AACC 2017 Poster:
Title: The impact of TEa selection on patient risk: Setting Limits of Medical Utility
Authors: Zoe Brooks, George Sweeney
Permanent Number: B-201
Poster Session Day: Wednesday, August 2, 2017
Poster Session Number / Day: Session B: 9:30 am – 5:00 pm
Attendance Time: 12:30 pm – 1:00 pm
- To demonstrate the relationship between the laboratory selection of TEa limits, patient risk and clinical costs
- To compare QC data for calcium to CLIA limits, Biological Variation and NIST medical goal.
The allowable total error is equivalent to the error that does not significantly contribute to wrong clinical decisions. (ISO 15189:2012 Medical laboratories – Requirements for quality and competence). To evaluate risk, laboratories must “compare the estimated risk against given risk criteria to determine the acceptability of the risk” (CLSI EP 23-A). Current TEa limits are typically selected within the laboratory as CLIA or BV limits. Neither of these may be appropriate as a ‘Limit of medical utility”. Selection of TEa limits drives the perceived and factual acceptability of patient risk. Medical goals represent best practice.
- We created 3 data sets of recently
- 1. measured mean;
- 2. measured SD and
- 3. Peer Mean with sigma values of 5.7, 5.2 and 3.3.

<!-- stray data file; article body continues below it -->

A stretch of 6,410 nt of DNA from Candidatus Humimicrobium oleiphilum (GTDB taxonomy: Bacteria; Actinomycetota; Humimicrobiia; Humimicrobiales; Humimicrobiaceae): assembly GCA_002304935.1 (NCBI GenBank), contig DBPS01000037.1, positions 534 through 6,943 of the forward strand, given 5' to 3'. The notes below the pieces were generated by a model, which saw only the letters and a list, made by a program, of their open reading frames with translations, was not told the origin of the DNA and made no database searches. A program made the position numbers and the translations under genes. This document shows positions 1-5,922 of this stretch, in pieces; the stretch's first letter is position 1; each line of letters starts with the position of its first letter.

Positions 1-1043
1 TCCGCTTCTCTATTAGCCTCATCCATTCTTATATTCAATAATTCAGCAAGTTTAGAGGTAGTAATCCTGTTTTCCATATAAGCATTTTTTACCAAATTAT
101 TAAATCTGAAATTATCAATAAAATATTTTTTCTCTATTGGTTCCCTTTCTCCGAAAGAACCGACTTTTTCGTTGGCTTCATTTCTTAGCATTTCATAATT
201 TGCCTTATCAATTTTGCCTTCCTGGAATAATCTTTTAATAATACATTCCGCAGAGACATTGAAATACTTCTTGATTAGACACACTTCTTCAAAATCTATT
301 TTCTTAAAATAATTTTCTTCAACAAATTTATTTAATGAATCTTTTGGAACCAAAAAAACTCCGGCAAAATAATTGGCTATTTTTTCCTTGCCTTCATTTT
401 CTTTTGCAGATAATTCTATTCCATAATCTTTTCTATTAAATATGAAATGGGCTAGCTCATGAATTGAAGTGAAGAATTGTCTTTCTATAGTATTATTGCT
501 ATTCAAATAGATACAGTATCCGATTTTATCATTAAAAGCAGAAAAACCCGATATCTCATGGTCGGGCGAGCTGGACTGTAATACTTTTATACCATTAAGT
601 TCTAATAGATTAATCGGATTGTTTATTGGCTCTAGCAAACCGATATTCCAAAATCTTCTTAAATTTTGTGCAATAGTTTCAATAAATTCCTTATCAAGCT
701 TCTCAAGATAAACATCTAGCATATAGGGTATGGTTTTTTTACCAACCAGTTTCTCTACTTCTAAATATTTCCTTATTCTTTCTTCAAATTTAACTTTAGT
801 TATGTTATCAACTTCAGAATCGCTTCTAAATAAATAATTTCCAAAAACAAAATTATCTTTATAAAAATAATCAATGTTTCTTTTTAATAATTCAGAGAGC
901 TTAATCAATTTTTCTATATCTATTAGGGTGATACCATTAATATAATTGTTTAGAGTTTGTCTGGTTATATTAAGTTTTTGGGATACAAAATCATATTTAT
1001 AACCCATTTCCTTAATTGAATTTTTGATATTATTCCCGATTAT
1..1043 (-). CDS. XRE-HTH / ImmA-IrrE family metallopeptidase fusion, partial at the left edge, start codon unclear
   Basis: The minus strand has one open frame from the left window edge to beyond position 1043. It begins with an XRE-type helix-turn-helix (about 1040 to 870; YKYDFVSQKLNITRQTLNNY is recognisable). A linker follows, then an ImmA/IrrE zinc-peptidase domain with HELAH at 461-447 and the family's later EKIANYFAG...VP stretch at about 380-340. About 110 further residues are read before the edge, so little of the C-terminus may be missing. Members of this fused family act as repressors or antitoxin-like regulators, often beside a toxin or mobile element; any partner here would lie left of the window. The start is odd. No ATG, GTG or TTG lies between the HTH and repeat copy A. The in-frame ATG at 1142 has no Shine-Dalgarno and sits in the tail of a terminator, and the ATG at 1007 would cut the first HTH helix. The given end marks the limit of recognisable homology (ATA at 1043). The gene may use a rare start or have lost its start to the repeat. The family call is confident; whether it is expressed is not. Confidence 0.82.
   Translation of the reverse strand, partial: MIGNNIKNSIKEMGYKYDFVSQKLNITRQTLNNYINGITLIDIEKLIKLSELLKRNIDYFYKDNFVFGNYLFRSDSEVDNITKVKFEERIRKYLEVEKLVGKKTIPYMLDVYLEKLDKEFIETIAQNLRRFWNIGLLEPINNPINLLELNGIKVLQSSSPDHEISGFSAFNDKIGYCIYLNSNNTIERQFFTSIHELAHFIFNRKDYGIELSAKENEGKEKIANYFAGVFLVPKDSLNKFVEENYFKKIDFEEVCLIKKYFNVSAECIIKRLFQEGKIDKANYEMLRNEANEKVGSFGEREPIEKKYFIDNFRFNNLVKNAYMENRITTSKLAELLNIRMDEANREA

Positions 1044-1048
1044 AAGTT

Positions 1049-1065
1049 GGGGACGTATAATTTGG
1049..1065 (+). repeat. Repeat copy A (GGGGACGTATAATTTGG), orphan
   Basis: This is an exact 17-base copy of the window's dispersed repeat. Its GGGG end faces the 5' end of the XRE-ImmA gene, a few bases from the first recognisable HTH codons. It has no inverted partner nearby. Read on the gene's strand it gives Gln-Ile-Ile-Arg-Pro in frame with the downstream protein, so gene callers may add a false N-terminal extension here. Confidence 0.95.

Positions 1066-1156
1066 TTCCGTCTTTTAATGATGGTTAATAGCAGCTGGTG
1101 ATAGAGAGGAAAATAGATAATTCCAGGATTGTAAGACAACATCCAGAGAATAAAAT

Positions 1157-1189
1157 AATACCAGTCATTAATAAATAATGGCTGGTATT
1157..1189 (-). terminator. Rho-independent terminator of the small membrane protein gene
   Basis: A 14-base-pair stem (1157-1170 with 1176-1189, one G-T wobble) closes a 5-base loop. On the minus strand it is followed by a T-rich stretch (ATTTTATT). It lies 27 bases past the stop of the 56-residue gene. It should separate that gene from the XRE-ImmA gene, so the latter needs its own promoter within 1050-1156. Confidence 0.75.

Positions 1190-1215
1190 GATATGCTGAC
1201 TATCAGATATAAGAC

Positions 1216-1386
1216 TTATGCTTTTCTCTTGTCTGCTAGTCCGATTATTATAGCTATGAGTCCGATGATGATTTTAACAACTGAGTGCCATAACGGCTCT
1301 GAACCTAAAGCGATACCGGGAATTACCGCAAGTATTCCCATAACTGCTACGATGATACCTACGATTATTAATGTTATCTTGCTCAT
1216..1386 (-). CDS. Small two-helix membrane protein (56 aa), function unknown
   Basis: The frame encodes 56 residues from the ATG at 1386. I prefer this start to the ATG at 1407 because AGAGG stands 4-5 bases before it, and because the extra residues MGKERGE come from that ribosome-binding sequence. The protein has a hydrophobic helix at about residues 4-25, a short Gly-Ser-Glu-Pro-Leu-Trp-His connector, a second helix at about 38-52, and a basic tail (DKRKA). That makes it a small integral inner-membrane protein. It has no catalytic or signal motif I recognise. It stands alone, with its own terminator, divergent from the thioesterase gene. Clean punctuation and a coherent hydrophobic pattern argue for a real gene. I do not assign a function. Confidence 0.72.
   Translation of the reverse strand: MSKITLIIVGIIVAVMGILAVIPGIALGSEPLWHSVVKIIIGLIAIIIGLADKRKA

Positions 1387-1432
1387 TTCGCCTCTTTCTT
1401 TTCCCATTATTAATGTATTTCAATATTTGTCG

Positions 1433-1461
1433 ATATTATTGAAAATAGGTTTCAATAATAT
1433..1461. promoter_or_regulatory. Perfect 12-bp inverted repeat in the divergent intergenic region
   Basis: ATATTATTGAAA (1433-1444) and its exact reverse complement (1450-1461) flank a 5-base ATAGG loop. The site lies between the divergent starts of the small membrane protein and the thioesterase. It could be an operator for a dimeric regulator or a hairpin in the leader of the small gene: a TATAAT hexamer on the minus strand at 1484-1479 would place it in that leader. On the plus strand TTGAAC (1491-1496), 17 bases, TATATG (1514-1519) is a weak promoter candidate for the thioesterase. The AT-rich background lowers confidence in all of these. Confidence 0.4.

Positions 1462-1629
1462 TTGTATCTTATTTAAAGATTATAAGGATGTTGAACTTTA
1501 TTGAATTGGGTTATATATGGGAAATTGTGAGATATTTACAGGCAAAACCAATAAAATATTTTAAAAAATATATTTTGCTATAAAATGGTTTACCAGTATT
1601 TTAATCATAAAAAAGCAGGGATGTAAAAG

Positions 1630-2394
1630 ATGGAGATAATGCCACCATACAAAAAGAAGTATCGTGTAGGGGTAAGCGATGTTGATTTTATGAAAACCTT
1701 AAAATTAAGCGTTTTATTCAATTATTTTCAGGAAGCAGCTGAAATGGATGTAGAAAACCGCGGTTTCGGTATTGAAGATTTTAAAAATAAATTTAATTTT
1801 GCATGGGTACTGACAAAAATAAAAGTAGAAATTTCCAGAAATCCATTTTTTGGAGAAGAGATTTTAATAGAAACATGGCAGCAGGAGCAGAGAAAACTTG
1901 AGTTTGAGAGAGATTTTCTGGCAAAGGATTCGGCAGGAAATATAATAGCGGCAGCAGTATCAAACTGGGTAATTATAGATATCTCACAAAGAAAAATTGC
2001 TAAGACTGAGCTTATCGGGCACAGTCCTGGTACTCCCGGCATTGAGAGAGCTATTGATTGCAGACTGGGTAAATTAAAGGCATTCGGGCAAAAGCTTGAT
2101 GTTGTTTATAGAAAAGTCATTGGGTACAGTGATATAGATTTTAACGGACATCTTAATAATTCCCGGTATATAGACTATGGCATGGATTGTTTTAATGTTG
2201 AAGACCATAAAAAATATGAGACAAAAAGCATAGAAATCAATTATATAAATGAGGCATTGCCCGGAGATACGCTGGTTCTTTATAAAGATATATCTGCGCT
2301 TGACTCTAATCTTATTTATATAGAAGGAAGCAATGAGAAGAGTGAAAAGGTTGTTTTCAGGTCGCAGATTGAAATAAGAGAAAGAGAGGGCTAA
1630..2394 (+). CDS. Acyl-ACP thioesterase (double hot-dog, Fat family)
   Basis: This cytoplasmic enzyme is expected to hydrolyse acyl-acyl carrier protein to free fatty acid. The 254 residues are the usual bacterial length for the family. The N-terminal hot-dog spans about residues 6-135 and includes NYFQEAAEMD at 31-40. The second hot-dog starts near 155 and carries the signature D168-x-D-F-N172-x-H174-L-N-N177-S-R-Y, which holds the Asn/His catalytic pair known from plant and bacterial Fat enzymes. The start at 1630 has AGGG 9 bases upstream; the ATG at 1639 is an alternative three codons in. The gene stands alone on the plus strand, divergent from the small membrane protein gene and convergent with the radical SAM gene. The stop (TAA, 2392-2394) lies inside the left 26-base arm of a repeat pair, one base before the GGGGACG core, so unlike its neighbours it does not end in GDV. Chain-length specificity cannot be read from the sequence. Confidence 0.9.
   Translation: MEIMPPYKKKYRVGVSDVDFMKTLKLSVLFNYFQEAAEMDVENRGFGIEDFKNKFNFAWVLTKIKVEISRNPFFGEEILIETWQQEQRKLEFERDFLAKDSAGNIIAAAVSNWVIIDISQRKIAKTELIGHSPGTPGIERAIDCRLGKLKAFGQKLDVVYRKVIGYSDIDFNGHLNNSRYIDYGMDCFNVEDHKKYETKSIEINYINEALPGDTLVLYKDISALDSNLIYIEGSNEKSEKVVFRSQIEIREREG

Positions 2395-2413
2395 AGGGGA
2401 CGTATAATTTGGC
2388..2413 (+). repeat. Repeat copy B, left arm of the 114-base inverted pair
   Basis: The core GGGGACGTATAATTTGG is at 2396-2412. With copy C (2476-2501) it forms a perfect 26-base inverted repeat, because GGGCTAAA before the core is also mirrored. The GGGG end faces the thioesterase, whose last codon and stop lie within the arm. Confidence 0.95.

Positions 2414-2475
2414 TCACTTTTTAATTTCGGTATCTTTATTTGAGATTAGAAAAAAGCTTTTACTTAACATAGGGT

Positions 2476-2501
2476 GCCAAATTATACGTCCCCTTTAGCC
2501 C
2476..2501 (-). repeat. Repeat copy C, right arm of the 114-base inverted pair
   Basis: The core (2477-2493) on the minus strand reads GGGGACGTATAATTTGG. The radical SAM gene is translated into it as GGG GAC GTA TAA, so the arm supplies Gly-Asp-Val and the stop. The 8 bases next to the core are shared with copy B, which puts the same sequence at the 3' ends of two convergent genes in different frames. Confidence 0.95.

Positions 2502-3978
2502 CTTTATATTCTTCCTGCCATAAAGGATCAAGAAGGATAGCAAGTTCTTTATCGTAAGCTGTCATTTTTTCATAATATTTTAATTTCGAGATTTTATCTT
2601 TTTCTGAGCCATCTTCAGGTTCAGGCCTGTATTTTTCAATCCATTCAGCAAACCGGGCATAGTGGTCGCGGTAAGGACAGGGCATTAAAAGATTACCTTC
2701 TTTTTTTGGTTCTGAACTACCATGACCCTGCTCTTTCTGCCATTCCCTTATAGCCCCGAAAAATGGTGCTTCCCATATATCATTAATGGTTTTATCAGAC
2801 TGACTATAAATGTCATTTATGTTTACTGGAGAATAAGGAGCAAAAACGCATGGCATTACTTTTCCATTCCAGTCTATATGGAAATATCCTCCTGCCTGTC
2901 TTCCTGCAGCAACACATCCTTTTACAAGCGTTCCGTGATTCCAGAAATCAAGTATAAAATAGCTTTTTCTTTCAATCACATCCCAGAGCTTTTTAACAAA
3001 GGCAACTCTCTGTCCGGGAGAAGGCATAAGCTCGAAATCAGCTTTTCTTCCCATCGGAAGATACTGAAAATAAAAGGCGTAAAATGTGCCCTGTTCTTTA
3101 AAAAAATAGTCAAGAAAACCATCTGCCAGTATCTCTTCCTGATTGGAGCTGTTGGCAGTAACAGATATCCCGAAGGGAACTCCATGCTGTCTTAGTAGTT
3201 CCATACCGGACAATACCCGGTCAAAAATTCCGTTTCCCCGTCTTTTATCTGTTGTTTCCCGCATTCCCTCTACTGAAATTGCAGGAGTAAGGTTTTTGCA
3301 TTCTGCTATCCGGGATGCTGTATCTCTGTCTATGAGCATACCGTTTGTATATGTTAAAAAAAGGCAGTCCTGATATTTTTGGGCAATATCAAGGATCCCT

- We entered the data in CatalystQC software with
- CLIA limits of 0.25 mmol/L (1.0 mg/dL),
- NIST-recommended Medical goal of 0.125 mmol/L (0.5 mg/dL) mg/dL and
- biological variation desirable TEa of 2.55%
- We calculated a z-value as (|measured mean – TEa limit|)/SD – equivalent to sigma metric as (TEa-|bias|)/SD
- We converted the z-value to percent risk level plus the number and clinical/legal cost of medically-unreliable results (MURs)/year at this level of accuracy and precision
- We compared the interpretation of acceptability of quality and probable action based on the selected TEa limits
Below is a table of the results of the study. The data used is the same within each case, only the TEa is changed within each case.
We see that by only changing TEa values there is a significant change in patient risk and clinical cost. Looking at case 1 as an example, the medical and legal cost can go from $0 with a TEa of 1.0 mg/dL using CLIA limits to a cost of $320,900 for the year using biological variation desirable TEa of 2.55%.
The patient risk goes from a predicted 0 medically-unreliable results with CLIA to 3,209 patients at risk using the biological variation TEa.
Comparing the results of evaluation with CLIA, Medical, and Biological Variance demonstrates that the value selected for TEa will play a major role in clinical acceptability, patient risk, and cost due to medically unacceptable errors. The TEa should be validated to be certain that the risk and cost is minimized.